Fascinating culture and museums, beaches and the Mediterranean Sea, and some wonderful parks and gardens are all to explore in Barcelona – not to mention the famous works of Antonin Gaudi, so highly regarded that 7 of Barcelona's 9 UNESCO World Heritage sites belong to the Reus-born architect. So with so many sights and attractions to see in Barcelona and so many guide books out there, it's difficult to know which one to choose. Well, let me take one of the biggest things to do on your list off your hands.
The best way to see the main attractions of Gaudi is to dedicate a day aside, and this way you can ensure you see the main sights that Barcelona has to offer, as well as taking in some fascinating scenery and history at the same time. This also means that if you only have a short weekend trip in the city, you can then dedicate another day to shopping or visiting the beach, etc. I've prepared this list of visiting the city sights by Gaudi after living in Barcelona for over 9 years, and I think it's a really easy route to follow – and can be done in either order.
Starting in the city centre and the old town, no visit to Barcelona would be complete without a stroll along the famous promenade of "Las Ramblas" – the old river bed running alongside the city walls of the Roman town of Barcino, as the city used to be known. Palau Güell - recently re-opened after extensive renovation work in 2008 – is the first stop, and with Free entrance is well worth a visit to whet your appetite for the coming day.
The next stretch is easily walk-able from Palau Güell, but also just as easy on the city's metro, and quicker. Take the green line a little further up Las Ramblas at Liceu and travel a couple of stops to Passeig de Gracia. As you leave this station, you'll see Casa Batlló – unmistakeably Gaudi, with its bone-like window frames, and dragon's scale tiled rooftop in homage to Saint George; the Catalan Patron saint.
Strolling up Passeig de Gracia is a delightful experience and you could make a stop in one of the various pavement terraces at the many cafés for an early lunch of Tapas, or a coffee break in the Mediterranean sunshine. Follow this street a couple of blocks further, and you'll arrive at Casa Mila, or La Pedrera. Gaudi's influence from his father, an ironmonger is equally visible here as it is in the downtown Palau Güell, and by now you'll be getting a real feel for the man's style and genius. Casa Mila is a building bereft of straight lines, and well worth the entrance fee which includes a visit to a period apartment, the fantastic attic museum with original blueprints, and a visit to the spectacular rooftop terrace for some amazing views and chimneys like you've never seen before.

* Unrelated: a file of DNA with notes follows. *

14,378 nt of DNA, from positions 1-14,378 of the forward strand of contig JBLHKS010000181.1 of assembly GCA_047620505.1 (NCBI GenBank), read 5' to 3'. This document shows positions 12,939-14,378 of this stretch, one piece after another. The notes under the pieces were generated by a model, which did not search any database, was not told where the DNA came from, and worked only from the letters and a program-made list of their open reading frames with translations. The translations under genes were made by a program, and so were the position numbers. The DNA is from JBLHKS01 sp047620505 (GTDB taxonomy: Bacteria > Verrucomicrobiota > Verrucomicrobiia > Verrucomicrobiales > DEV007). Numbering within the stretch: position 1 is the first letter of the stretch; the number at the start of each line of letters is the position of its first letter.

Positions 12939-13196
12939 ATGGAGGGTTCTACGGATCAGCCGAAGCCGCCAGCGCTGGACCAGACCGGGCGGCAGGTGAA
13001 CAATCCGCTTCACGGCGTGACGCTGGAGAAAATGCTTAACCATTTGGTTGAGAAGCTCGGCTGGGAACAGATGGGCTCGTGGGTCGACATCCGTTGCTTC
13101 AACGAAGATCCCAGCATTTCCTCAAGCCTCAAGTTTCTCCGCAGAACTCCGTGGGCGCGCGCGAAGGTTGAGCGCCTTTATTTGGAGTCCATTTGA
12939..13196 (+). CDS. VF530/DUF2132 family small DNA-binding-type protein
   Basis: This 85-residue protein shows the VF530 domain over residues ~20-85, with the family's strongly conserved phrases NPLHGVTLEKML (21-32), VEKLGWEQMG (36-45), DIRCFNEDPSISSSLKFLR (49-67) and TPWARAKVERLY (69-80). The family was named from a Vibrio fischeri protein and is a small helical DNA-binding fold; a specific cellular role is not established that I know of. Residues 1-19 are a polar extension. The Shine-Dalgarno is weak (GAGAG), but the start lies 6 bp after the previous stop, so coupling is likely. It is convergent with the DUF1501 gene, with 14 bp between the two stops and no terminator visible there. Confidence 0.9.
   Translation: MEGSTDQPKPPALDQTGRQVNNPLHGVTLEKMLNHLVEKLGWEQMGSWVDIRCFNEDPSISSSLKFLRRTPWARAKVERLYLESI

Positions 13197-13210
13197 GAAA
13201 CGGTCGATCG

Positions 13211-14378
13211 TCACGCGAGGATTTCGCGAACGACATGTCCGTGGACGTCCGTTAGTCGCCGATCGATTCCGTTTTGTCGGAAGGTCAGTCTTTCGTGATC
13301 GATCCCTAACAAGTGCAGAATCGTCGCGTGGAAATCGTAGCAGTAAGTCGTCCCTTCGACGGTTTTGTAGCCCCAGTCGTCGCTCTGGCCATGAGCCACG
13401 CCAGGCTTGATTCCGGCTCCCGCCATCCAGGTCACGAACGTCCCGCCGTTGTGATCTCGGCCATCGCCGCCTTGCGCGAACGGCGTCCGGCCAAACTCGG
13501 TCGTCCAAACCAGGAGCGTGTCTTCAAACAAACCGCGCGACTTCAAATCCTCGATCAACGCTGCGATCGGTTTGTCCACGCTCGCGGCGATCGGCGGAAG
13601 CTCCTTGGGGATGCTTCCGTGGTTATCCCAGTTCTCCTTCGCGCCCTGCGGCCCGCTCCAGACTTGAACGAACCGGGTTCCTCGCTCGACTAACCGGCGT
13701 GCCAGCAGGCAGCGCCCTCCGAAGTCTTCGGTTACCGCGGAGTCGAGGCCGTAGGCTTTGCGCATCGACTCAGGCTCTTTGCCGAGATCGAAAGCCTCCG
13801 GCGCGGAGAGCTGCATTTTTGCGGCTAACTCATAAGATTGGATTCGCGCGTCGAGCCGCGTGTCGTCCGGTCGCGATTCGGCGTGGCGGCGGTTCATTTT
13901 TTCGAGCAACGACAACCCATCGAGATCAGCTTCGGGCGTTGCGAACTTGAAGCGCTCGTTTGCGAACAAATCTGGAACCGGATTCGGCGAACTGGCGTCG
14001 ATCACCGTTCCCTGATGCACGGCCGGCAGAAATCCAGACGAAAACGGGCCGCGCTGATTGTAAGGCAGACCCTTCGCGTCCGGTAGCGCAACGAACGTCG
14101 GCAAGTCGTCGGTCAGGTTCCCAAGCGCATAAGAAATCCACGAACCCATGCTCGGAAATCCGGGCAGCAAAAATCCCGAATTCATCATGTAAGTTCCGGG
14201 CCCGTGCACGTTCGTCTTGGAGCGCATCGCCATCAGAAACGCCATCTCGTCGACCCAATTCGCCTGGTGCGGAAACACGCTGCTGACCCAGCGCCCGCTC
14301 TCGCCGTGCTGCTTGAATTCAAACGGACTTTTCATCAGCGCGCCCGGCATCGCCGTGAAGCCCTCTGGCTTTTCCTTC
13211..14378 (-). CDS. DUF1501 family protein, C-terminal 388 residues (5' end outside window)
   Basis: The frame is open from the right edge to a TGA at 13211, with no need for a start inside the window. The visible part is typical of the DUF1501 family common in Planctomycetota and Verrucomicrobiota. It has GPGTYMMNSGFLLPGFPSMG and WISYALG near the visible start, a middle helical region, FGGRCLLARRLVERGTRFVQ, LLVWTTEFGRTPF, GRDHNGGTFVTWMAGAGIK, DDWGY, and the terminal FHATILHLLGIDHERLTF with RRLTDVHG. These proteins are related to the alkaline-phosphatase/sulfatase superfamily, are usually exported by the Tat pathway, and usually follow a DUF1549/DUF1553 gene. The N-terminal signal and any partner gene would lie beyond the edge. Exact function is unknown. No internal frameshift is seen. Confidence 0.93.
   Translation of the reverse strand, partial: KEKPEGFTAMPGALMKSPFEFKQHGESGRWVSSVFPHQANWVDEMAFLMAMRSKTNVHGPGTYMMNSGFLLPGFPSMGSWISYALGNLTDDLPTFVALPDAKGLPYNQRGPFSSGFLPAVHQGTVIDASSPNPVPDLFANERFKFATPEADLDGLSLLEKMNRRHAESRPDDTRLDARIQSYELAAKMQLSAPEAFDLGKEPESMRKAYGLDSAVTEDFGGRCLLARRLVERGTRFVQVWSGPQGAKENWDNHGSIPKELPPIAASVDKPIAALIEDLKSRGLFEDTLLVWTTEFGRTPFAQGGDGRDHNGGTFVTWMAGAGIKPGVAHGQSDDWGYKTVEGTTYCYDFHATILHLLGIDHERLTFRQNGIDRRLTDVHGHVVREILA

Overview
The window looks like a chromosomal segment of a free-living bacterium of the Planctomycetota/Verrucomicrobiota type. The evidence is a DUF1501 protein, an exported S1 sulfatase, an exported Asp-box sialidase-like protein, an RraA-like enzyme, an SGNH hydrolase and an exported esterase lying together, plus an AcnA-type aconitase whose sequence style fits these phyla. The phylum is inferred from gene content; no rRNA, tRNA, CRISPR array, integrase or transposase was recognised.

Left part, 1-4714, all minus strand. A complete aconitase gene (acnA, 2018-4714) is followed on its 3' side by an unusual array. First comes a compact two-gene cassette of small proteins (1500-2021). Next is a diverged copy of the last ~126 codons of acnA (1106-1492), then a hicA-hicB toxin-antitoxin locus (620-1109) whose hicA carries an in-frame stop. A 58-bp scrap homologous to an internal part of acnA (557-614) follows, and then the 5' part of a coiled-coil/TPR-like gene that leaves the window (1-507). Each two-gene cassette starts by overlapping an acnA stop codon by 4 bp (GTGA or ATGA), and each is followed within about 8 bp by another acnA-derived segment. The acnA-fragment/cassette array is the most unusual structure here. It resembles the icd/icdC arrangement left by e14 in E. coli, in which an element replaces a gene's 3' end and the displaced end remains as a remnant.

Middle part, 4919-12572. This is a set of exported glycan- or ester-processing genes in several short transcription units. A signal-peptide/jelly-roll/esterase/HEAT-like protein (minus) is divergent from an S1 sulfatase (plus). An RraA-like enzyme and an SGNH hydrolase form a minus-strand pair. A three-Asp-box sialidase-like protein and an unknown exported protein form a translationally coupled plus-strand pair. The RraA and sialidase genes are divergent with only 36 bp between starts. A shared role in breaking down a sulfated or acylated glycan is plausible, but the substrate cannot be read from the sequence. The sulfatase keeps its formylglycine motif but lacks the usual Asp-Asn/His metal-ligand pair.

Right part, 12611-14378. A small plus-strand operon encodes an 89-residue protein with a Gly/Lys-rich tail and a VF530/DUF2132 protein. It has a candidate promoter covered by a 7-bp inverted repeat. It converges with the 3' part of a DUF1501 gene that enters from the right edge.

A short walk into the neighbouring Gracia district can take you to Casa Viçens, which although you cannot enter, is another UNESCO site which looms great over its neighbouring buildings. If you prefer to leave this one out, from spending more time than planned on another of the morning's attractions, then it's not a real disaster don't worry. This is also on the Green metro line (Fontana metro station) where we'd go back and join up to Vallcarca.
After leaving the Vallcarca metro station, outdoor escalators will take you to the back of Park Güell – backwards is in fact the best way to visit the park as it's all downhill this way. This also means that you'll save the best for last – the ornate entrance with the dragon fountain you'll have seen on hundreds of postcards all day, and the great plaça decorated with broken tiles which has become so iconic with Gaudi. This is also a great place for a picnic for example.
Your final stop for the day is an easy downhill walk, 4 blocks to perhaps the most famous of Gaudi's works, and one which has been converted into the landmark of Barcelona – the Sagrada Familia or Holy Family cathedral. This magnificent cathedral draws over 2.5 million paid visitors per year, and it's not even finished yet! You can spend a full afternoon visiting the cathedral, and although the main part is indeed a building site, there is a great museum in the crypt (where Gaudi himself is also buried) with scale models, photos and other interesting artefacts. It's also possible to climb the spires and photograph the area, and explore both facades. After this, you'll be an expert in Gaudi, but still have another couple of days to explore the rest of the city, too!